Turkeys grazing on epazote ~ © Elisabetta Giacon 2014
Tacchino (Italian): Turkey (English) or Pavo (Spanish) or Guajalote (Native)
It is commonly accepted that turkeys were domesticated in Mexico as early as 200 B.C.
The skills of raising them was fully developed when Christopher Columbus reached the “New World” in 1492. Among the first European to describe the American turkey were the Admiral himself (1492-1500), Hernan Cortes (1519-1521), Bernan Diaz (1517-1519),and Friar Bernardino Sahagun (1569-1578). Also, Gonzales Fernando di Oviedo, Governor of Hispaniola, the first American island settled by Christopher Columbus, describes the American bird in his Summario de la Historia Natural de las Indias Occidentales published in Toledo, Spain, in 1525.
Natives raised the bird and did not know European chickens. Turkeys were prepared by American Natives boiled, roasted, barbecued and in stews. Native cooked “pavo” was usually served with flat corn “tortillas.” Turkey meat was also prepared with “moles” which included chiles, pumpkin seeds, tomatoes, tomatillos and unsweetened chocolate.
On the food market of the Aztec capital of Tenochtitlan, for example, were sold about 8,000 turkeys. They never failed to be included among the dishes served to Aztec leader Montezuma who considered the turkey a gift of the gods.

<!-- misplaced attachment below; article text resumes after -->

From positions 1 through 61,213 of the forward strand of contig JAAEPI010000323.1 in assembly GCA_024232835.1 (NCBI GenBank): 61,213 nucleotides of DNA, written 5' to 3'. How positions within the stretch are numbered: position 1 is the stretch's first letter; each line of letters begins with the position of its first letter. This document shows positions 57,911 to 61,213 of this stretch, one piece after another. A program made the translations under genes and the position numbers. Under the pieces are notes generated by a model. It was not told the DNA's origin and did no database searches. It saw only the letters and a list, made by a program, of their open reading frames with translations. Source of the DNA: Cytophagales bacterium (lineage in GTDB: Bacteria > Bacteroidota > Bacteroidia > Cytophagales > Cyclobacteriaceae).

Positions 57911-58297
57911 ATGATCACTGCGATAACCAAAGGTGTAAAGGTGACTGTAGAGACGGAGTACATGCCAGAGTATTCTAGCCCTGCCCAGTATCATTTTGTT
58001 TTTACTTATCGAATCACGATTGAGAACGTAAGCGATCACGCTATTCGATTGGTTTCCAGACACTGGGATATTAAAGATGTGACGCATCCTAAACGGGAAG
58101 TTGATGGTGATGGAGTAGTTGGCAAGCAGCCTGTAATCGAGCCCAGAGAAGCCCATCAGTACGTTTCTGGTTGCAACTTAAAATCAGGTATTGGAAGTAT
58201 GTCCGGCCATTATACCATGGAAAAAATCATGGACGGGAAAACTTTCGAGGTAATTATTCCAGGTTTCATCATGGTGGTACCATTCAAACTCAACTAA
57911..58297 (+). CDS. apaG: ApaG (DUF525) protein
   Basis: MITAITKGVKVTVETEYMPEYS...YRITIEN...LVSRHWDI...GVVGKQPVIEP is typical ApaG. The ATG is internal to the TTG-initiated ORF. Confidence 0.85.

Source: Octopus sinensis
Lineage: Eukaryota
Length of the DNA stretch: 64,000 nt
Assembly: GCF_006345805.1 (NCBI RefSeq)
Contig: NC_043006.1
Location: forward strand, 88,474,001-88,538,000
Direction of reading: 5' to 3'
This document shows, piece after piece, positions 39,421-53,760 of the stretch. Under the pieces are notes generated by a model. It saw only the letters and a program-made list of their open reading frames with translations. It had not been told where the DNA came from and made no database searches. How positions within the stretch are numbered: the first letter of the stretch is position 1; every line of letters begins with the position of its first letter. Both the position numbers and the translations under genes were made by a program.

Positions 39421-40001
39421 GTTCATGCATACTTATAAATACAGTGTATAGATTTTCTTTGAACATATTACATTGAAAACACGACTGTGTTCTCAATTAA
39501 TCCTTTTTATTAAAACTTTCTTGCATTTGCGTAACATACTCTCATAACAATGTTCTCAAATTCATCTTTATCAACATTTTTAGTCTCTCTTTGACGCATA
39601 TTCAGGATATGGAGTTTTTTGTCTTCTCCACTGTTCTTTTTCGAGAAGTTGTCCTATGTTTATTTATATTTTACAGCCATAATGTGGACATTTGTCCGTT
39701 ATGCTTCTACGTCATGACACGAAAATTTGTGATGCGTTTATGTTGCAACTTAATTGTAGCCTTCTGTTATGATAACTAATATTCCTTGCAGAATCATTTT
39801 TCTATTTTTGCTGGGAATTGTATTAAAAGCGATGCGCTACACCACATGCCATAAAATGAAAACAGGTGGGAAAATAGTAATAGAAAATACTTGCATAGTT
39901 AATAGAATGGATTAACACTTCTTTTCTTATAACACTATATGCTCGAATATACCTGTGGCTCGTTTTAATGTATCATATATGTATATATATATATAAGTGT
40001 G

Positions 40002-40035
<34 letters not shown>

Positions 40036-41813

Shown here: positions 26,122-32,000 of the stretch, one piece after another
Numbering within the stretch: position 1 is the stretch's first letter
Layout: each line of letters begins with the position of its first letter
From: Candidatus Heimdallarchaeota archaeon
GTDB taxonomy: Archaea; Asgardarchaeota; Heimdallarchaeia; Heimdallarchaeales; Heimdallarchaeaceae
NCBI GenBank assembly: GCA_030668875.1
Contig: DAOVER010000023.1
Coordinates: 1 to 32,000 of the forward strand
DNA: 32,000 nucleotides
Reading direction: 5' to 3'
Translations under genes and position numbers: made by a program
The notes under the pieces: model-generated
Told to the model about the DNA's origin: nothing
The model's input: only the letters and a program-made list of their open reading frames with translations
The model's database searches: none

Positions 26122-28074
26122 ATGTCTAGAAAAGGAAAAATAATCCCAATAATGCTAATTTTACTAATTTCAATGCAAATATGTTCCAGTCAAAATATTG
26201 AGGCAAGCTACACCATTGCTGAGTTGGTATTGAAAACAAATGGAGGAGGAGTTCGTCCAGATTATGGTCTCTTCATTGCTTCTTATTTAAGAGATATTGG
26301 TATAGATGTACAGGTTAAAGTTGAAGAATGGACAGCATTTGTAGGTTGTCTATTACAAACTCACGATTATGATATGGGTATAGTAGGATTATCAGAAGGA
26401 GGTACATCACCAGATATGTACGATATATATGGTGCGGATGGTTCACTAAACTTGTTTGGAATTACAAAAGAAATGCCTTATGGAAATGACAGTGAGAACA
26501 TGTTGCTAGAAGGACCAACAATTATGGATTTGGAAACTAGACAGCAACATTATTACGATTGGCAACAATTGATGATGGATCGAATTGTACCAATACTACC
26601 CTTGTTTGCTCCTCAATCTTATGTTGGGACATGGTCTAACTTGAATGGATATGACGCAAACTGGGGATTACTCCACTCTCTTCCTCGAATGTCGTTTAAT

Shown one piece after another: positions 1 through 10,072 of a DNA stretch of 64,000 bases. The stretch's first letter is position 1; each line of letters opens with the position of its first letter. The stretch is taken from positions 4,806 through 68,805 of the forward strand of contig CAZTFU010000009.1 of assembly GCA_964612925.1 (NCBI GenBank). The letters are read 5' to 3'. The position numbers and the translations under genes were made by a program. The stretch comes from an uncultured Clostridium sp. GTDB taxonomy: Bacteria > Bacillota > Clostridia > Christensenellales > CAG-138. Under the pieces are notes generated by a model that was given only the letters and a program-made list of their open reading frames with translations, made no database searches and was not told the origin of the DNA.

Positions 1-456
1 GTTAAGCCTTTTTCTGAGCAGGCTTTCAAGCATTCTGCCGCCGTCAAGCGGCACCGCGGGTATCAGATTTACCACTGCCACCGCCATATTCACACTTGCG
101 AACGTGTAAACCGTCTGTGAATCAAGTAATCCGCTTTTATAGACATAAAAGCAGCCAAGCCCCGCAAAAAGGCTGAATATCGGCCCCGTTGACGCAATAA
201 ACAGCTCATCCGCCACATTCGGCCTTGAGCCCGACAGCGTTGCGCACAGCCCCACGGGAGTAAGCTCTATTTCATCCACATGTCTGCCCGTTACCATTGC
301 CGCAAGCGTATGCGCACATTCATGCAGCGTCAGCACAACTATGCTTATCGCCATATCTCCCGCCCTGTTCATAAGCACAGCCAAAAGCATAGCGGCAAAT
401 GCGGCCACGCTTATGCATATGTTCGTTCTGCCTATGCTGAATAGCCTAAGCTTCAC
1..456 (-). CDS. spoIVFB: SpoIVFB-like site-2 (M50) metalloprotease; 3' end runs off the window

In time after Christopher Columbus’s discovery of America Europeans also adopted the turkey in their cuisine; the bird became a source of meat for the wealthy who described it as being more flavorful and tender than the peacock. In Italy the turkey became also known as Meleagris gallo pavo or Gallo delle Indie. As the turkey became a familiar food in Italy it also became known as Polancha d’India, Gallo d’India, Dindo, Dindio and Pito.
American turkey were reported being served at the table of Henry VIII in 1524 (ilpollaiodelre, p.5) and were described in the recipe collection of famous Northern Italian chef Bartolomeo Scappi (1567 – Opera dell’Arte del Cucinare).
TURKEYS IN AMERICA
According to Hernan Cortes De Monroy Y Pizarro, First Marquis of the Oaxaca Valley, Mexico, in his letters to the King and Queen of Spain (1519):
[Vera Cruz on July 10, 1519]
“The land is very fertile and abounds in maize, fruit, and fish and other things which they [the Native Americans] eat…On the following morning certain Indians [Native Americans] came to us in a canoe bringing some chickens [turkeys] and a little maize, which was barely enough for a single meal and told us to take it and leave their land [Yucatan]…”
– (H. Cortes/Pagden, letters; p.13)